It serialize the request body into Callback object , then it parse it and fetch the message object and pass it as an argument to ProcessMessage function that will use Facebook Graph API to send the response to the user (in this case we will send an image):

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func ProcessMessage(event Messaging) {
client := &http.Client{}
response := Response{
Recipient: User{
ID: event.Sender.ID,
},
Message: Message{
Attachment: &Attachment{
Type: "image",
Payload: Payload{
URL: IMAGE,
},
},
},
}
body := new(bytes.Buffer)
json.NewEncoder(body).Encode(&response)
url := fmt.Sprintf(FACEBOOK_API, os.Getenv("PAGE_ACCESS_TOKEN"))
req, err := http.NewRequest("POST", url, body)
req.Header.Add("Content-Type", "application/json")
if err != nil {
log.Fatal(err)
}

resp, err := client.Do(req)
if err != nil {
log.Fatal(err)
}
defer resp.Body.Close()
}

Our local server url http://localhost:8080 is not available to all the other people in the internet and doesn’t support HTTPS which is necessary for Facebook Messenger bot. Therefore, we need to expose it to the public.

2 – Deployment

Note: You could also use a tool like ngrok. It basically creates a secure tunnel on your local machine along with a public URL you can use for browsing your local server. Keep in mind, to use your bot in production, you need to use a real IaaS like AWS, Heroku, Clever Cloud, etc

In this tutorial I will choose CleverCloud as IaaS provider, it deploys your Go application for free and offer you extra add ons like monitoring, logs, scaling, continuous delivery …

In order to deploy to CleverCloud you’ll need a CleverCloud user account. Signup is free and instant. After signing up:

We click on β€œAdd an application”, then you can either upload your app code from local repository or from Github:

Next, We choose GO as our server side language. Then, we click on β€œNext”

We left all fields as default, and we click on β€œCreate”

Our server does not use any external resources (MySQL, Redis …) so we will simply skip this part by clicking on β€œI don’t need any add-on”

Congratulations! You have successfully deployed your server.

Note: The app URL is :

https://ID.cleverapps.io

ID is the string on the bottom right of the dashboard,

3 – Facebook Setup

3.1 – Create Facebook Page

If you don’t already have one, you need to create a facebook page that we will use to connect our bot to.

Just give it a name, and that’s it now you have created a Facebook page for you Bot

3.2 – Create Facebook App

Once the page was created, we will create a facebook app which will be connected your webhook server and your public page: which works as middleware that connects your Webhook (APP URL) and your public page.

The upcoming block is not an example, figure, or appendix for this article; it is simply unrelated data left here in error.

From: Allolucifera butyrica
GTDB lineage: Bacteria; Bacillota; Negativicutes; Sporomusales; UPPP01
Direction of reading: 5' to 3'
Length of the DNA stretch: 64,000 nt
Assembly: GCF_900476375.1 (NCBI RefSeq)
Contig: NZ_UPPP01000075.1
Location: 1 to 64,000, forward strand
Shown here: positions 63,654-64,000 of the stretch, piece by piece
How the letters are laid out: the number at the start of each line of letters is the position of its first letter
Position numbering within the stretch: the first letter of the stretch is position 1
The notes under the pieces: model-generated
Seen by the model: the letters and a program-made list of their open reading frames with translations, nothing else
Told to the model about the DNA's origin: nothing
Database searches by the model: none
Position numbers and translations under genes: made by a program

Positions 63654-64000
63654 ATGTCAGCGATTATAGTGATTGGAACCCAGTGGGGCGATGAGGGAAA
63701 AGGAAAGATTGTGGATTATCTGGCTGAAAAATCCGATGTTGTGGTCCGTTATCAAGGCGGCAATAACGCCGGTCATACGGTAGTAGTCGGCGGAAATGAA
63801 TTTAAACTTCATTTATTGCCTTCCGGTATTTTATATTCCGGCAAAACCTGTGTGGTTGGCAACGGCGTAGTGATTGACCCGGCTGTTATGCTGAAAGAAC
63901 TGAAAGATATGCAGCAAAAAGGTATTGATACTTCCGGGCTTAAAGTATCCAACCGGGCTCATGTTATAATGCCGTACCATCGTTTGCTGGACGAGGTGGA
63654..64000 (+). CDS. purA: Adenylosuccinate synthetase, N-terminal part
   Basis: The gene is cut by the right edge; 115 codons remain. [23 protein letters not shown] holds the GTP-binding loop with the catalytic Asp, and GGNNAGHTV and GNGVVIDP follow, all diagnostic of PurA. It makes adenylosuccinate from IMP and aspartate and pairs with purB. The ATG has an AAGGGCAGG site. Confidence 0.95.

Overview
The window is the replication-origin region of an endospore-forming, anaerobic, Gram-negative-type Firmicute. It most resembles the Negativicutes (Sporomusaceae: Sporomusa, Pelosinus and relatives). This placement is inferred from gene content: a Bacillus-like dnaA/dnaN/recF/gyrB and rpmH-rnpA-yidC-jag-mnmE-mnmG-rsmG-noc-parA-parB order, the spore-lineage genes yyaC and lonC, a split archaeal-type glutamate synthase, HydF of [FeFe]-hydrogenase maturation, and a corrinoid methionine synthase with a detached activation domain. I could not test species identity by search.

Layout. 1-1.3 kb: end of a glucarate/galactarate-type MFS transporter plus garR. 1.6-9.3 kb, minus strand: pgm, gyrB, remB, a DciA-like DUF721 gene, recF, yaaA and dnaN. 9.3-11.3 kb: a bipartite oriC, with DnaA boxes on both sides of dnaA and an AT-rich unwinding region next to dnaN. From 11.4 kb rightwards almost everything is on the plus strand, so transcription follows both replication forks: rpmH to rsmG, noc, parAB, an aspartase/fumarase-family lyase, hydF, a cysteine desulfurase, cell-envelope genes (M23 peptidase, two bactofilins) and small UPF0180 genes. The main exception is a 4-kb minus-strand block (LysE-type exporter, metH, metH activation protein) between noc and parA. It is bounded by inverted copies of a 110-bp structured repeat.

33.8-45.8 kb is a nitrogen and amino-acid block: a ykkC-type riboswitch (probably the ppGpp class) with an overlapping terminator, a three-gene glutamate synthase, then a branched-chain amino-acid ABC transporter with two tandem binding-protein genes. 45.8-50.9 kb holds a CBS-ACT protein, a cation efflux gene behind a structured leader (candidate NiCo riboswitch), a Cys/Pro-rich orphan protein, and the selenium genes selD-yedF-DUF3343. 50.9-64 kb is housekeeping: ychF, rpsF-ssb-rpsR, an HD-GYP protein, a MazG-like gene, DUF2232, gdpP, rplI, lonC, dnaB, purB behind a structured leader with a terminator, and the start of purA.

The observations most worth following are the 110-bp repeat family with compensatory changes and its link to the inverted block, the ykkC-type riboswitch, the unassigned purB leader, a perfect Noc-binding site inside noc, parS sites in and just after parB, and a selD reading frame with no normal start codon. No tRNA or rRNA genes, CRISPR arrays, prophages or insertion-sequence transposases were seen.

You need to give your app a name then click on β€œSkip and Create App ID”

After creating an app, we need to add Messenger as a platform. So we click on β€œAdd Product” then select Messenger as a product

Now you’re in the Messenger settings. There are few things in here you’ll need to fill out in order to get your chatbot wired up to the server endpoint we set up earlier.

3.2.1 – Generate a Page Access Token

Using the page we created earlier, you’ll get a random β€œPage Access Token”

You need to copy the token to your clipboard. We’ll need it as an environment variable (PAGE_ACCESS_TOKEN) for our server.

3.2.2 – Setup subscription

Next, we click on β€œSetup webhook” button on β€œWebhooks” section, a new popup will show up:

  • Callback URL : Clever Cloud we set up earlier
  • Verify Token : A secret token that will be sent to your bot, in order to verify the request is coming from Facebook, Make sure to remember the value because we will need it as a second environment variable (VERIFY_TOKEN) for the server
  • Subscription Fields : represents which events you want Facebook to notify your webhook about, in this case, we will choose β€œmessages”

After you’ve configure your subscription, you’ll need to subscribe to the specific page, you want to receive message notification for

3.2.3 – Set environment variables

Once you’ve gotten your PAGE_ACCESS_TOKEN and VERIFY_TOKEN, make sure you add those two as environment variables for the server on clever cloud dashboard

Then restart the application and you should be good to go !

4 – Test the Bot

Go to your Facebook Page and send a message to it. You should see a gif back to you

5 – Customize your Bot’s behavior

In this quick tutorial I showed you how to build a simple & dumb bot for facebook messenger, to make it smarter and have more interactions with the user. We need to use a NLP backend like api.ai (Google), wit.ai (Facebook) or motion.ai. And that will be the subject of my upcoming tutorial